More small and medium-sized businesses are adopting social media for advertising and customer relations, but they remain fairly conservative in their choice of social networks and also stick to simple metrics for gauging their success online, according to a new survey by Clutch, cited by eMarketer.
Facebook was far and away the most popular social network for SMBs, used by 89% of the 201 businesses surveyed by Clutch. Twitter was a distant second, used by 49%, followed by LinkedIn at 42%, Pinterest at 31%, Instagram at 28%, Snapchat at 11%, Vine at 8%, Medium and reddit, both at 6%, and Periscope at 4%.
While there’s no single dominant approach to measuring social media, SMBs stick to basic metrics including views, at 51%; posts and interactions, both at 34%; audience growth, at 32%; and shares, at 30%. Only 28% of SMBs surveyed said they try to connect social media activity to revenue generating, and 22% said they measure success in terms of conversions. Even fewer, 14%, connect social media success to brand image.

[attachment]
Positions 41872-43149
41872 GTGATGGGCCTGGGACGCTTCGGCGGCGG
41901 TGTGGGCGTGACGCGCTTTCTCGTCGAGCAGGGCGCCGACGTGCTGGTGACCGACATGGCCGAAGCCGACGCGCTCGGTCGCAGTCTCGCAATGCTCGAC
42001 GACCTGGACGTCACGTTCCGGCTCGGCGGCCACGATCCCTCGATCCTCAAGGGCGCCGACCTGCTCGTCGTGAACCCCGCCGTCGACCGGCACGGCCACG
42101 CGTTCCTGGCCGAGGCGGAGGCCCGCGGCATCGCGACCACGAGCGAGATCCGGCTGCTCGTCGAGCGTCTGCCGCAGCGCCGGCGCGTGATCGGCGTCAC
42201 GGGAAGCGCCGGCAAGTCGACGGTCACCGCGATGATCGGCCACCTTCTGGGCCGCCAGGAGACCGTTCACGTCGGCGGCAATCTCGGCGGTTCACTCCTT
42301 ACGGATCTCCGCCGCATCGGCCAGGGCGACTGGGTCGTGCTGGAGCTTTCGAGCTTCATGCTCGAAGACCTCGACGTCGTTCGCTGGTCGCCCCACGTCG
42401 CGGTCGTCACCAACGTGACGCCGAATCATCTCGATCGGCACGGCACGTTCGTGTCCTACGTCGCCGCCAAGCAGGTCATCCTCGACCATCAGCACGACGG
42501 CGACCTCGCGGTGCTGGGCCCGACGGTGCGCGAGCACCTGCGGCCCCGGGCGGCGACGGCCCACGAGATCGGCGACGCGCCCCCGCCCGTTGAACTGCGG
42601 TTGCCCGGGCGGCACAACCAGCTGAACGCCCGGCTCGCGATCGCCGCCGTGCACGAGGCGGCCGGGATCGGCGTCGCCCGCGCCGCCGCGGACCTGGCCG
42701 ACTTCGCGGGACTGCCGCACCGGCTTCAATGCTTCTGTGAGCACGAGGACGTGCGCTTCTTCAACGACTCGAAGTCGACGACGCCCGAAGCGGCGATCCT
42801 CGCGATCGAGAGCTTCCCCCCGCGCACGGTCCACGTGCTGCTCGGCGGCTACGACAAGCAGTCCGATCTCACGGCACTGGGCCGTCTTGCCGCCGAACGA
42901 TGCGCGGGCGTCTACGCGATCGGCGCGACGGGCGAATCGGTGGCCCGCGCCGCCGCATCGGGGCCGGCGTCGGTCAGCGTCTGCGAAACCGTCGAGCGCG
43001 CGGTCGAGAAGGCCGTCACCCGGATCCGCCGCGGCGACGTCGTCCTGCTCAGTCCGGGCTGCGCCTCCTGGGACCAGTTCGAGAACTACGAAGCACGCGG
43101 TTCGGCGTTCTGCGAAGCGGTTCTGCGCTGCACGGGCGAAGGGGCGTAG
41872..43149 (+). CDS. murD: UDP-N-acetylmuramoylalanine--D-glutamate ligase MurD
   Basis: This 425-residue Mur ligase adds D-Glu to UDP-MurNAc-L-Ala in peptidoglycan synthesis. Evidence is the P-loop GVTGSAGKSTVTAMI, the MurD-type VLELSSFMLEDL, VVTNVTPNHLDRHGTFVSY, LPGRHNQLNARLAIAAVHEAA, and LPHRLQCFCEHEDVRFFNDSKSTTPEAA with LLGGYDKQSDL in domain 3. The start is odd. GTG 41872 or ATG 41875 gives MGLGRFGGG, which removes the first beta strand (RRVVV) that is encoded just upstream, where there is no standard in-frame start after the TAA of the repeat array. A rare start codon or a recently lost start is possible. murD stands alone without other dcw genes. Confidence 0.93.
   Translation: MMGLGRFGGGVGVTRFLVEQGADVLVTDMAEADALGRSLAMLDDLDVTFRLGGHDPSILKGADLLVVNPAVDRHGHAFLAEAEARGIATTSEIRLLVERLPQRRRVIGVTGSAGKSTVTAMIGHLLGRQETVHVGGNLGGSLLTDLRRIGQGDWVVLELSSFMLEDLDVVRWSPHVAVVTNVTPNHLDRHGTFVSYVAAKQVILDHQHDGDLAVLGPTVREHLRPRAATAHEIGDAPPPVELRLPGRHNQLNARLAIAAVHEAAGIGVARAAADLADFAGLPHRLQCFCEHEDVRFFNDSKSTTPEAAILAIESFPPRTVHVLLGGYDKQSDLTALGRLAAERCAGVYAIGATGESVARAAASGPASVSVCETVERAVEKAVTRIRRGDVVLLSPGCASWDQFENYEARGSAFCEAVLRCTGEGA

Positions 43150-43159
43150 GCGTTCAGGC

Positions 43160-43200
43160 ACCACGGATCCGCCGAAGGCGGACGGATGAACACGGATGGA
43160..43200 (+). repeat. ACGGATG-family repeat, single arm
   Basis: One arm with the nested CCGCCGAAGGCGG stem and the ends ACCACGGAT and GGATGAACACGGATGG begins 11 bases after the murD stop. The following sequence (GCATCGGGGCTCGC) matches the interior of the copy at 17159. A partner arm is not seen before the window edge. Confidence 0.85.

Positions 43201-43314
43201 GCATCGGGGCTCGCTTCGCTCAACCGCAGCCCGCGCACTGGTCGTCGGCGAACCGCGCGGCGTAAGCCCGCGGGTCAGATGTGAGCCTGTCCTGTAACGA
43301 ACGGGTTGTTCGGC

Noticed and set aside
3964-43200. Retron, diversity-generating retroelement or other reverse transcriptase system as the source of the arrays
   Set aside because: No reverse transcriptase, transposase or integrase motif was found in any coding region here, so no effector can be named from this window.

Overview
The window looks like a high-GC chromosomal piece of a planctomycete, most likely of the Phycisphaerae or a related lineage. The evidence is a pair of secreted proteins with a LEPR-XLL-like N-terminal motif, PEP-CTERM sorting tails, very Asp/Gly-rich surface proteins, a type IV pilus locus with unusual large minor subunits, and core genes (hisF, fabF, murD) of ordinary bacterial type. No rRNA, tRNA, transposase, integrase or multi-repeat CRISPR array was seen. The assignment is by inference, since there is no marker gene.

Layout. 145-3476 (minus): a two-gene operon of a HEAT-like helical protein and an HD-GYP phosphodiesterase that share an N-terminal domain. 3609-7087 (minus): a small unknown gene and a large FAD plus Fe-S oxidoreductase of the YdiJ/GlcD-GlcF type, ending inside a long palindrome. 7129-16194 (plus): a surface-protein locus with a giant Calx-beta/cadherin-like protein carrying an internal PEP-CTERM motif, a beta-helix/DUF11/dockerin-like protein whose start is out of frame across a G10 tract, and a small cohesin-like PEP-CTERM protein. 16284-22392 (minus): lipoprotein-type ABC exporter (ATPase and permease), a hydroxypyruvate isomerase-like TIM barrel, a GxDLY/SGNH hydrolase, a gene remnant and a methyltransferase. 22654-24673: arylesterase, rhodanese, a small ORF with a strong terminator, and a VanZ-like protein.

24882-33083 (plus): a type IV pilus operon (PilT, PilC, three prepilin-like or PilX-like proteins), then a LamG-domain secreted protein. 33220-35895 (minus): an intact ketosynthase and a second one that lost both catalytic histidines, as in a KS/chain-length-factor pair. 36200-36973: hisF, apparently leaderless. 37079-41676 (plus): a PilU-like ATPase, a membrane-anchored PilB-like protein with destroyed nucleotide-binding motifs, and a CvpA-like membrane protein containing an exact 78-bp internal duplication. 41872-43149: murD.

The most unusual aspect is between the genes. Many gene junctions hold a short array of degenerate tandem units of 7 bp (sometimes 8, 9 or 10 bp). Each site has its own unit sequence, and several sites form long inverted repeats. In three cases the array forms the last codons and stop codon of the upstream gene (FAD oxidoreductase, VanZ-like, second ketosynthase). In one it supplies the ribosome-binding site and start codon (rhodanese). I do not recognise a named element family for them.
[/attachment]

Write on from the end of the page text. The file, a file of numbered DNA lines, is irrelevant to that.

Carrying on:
These data suggest that SMBs are actually in the same boat as bigger companies. Previously, I wrote about a survey of 600 social media marketers conducted by TrustRadius on behalf of Simply Measured, which found that most were using the same kinds of proxy metrics, with 80% citing “engagement” as reflected in number of likes, followers, shares, and so on. By contrast just 24% were tying social media efforts to revenue outcomes. In the same survey 60% of respondents cited “measuring ROI” as their number one challenge in social media marketing.
Similarly, last month I wrote about the most recent CMO Survey from Duke’s Fuqua School of Business, in which just 11.5% of respondents (all senior execs from big companies) said they have proven social media marketing’s impact quantitatively. Meanwhile 40.6% said they a qualitative sense of the impact, and fully 47.9% said they haven’t been able to show any impact at all.